To see our prediction of feed consumption, please eneter your order in either the FarmGate Formula or the order page and this will give you feed usage predictions, based on our performance over the last few years, your performance may vary, due to the conditions on your farm.
PREPARING FOR BROODING
Prepare the ring and light the brooder at least 6 hours before the poults arrive. Check the temperature is correct and steady at 37 degrees Centigrade (100 degrees Fahrenheit) under the brooder.
Use a wire ring 13 x 25mm mesh, 16 gauge, 7.5metres long and 900mmdeep for a draught proof house, or a solid ring (hardboard) if the house is doubtful.
The ring should be about 4m across with a maximum of 350 poults under a brooder.
Use clean, soft wood chips for preference, about 10cm deep and trodden flat. Shredded paper and peat moss are alternatives. Chopped straw is not advised as, if dusty, it may contain fatal mould spores and it is sometimes eaten causing compacted gizzards and death.
Give plenty of food and water points - six of each per 350 poults, 300mm outside the rim of the brooder. Beware of drinkers that can drown the poults.
Reputable “turkey starter” is essential.
- minimum 100 lux for the first 5 days
- minimum 50 lux for the next 2 weeks
- natural daylight thereafter
Place boxes according to strain or sex outside the appropriate ring and then shut the door.
Immediately place the poults under the brooder. The sooner they have the opportunity to find warmth, feed and water, the lower the mortality.
Leave them alone as soon as possible. Any talking or movement will attract the poults away from the heat and feed.
Come back in one hour to check that no poults are on their backs, none are huddling around the edge of the ring and the brooders are running correctly.
DAILY ROUTINE - up to 10 days
Feed and water at 8am, 3pm and 10pm to be perfect
Clean the drinkers by
- emptying drinking water into a bucket
- wipe with a damp sponge soaked in detergent
- rinse the detergent into a bucket
If not automatic, then fill any drinker that is less than a quarter full. Tip two feed trays into one and pick off all hard lumps of droppings and shavings. Put new feed on the empty trays. This routine ensures there is fresh food introduced to at least half the feeding points.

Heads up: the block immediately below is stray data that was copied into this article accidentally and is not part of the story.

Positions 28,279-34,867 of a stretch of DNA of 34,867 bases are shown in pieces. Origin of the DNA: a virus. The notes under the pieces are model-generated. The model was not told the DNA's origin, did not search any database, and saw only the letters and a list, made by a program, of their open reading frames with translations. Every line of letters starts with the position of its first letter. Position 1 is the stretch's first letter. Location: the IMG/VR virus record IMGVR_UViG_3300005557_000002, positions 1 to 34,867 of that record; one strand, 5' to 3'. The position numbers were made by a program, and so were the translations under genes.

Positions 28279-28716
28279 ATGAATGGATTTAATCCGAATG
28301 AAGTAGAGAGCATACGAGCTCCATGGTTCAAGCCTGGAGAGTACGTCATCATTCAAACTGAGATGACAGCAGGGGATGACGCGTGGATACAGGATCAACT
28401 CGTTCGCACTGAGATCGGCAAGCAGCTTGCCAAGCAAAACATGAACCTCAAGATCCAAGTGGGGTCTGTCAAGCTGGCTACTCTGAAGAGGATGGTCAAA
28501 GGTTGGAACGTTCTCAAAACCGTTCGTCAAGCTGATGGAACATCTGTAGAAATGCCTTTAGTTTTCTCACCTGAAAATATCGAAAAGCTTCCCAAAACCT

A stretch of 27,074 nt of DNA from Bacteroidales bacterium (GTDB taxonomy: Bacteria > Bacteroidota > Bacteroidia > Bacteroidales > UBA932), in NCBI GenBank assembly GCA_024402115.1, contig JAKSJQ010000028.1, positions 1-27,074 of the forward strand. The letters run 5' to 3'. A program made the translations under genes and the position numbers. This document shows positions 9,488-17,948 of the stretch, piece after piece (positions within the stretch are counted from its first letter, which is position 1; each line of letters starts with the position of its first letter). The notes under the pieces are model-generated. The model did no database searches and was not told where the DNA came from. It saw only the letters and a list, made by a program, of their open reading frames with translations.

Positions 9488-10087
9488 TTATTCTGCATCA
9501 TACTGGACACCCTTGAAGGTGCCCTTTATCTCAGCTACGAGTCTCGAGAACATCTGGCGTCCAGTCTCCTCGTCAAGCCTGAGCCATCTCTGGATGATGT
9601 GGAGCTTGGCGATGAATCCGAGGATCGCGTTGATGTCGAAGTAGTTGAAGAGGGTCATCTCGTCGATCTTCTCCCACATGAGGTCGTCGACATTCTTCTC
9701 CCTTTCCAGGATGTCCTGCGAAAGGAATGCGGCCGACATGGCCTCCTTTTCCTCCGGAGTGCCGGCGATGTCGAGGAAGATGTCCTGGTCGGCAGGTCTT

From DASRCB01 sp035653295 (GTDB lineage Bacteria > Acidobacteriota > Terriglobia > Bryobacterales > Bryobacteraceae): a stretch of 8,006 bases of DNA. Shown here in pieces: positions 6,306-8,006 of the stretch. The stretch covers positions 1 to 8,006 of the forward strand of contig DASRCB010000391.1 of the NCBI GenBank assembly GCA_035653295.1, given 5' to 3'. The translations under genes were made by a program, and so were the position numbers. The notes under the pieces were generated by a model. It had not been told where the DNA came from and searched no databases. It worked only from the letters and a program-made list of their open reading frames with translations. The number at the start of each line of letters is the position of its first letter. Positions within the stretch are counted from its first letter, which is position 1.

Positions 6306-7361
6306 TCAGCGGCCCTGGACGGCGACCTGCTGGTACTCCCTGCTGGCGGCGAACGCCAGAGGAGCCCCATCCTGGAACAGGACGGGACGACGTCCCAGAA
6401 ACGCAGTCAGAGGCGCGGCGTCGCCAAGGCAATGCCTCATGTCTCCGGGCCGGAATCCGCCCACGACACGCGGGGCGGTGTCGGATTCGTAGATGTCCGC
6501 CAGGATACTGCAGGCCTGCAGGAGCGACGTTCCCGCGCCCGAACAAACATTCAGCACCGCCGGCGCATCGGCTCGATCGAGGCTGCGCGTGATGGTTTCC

Spend a few minutes just looking at the poults.This way you will learn from their behaviour how to look after their needs. Record the house temperature.
The poults feed off the yolk absorbed at hatch time. Even if they do not find food and water, they will live for 4 to 5 days. A few deaths at this “starve-out” time are normal but even these can be reduced with our Poult Saver Kit. Target mortality is 2% to 7 days and 3% to 14 days.
FREE RANGE MANAGEMENT
PREPARING THE RANGE
Spray 0.5 metre wide with weedkiller on the prospective route of the electric fence three weeks before erection. European legislation dictates that free range turkeys must be stocked at no more than 2,500 birds per hectare on the range.
Depending on the condition of the range, an apron of hoggin or stone rejects may be needed outside the doors / popholes to avoid a build-up of mud.
Lime should be scattered around the popholes each spring to prevent a build-up of parasites (at the rate of 0.5kg per square metre)
If the whole range needs treating (worms etc) this is equivalent to 5 tonnes per hectare.
Use one feeder and one drinker for every 100 birds.
INTRODUCING THE TURKEYS TO THE RANGE
Covered housing should be a maximum of three birds per square metre (3.5 square foot per bird).
By four weeks the poults should be off heat and hardened off by about five weeks (summer weather) and be ready to let onto the range.
Avoid inclement weather for the first days on the range.
FIRST JOB IN THE MORNING
Turn electric fence on. If a night predator problem is suspected, it may be wise to leave the electric fence on for 24 hours a day to deter them from coming near.
- Open all the popholes or doors to let birds on to range.
- Check fence is working.
- In the building, litter down with fresh straw - a little everyday is better than a lot once a week.
One proven system is to place bales, spread at 3m intervals over the floor. The bales must be very firm, otherwise they will soon open up and disperse.
They are welfare friendly as they enrich the environment for the turkeys. As the birds peck the straw out the straw gets ‘chopped’ becoming more absorbent. The turkeys get exercise and the timid birds can ‘hide’. Check and correct any feed and water spills.
LAST JOB AT NIGHT JUST BEFORE DUSK
Drive birds from range into shed and shut all the popholes.
A light in the shed coming on at 16.00 hours or at dusk, whichever is latest will draw most of the birds back into the shed.
A low light - about 15 or even 40 watts on all night - is very helpful to stop panics and spooking.
Housing -.....1-5 weeks 10 birds per sq metre
Housing -.....5 weeks+ 2.5 birds per sq metre
Free range - 6 sq metres per bird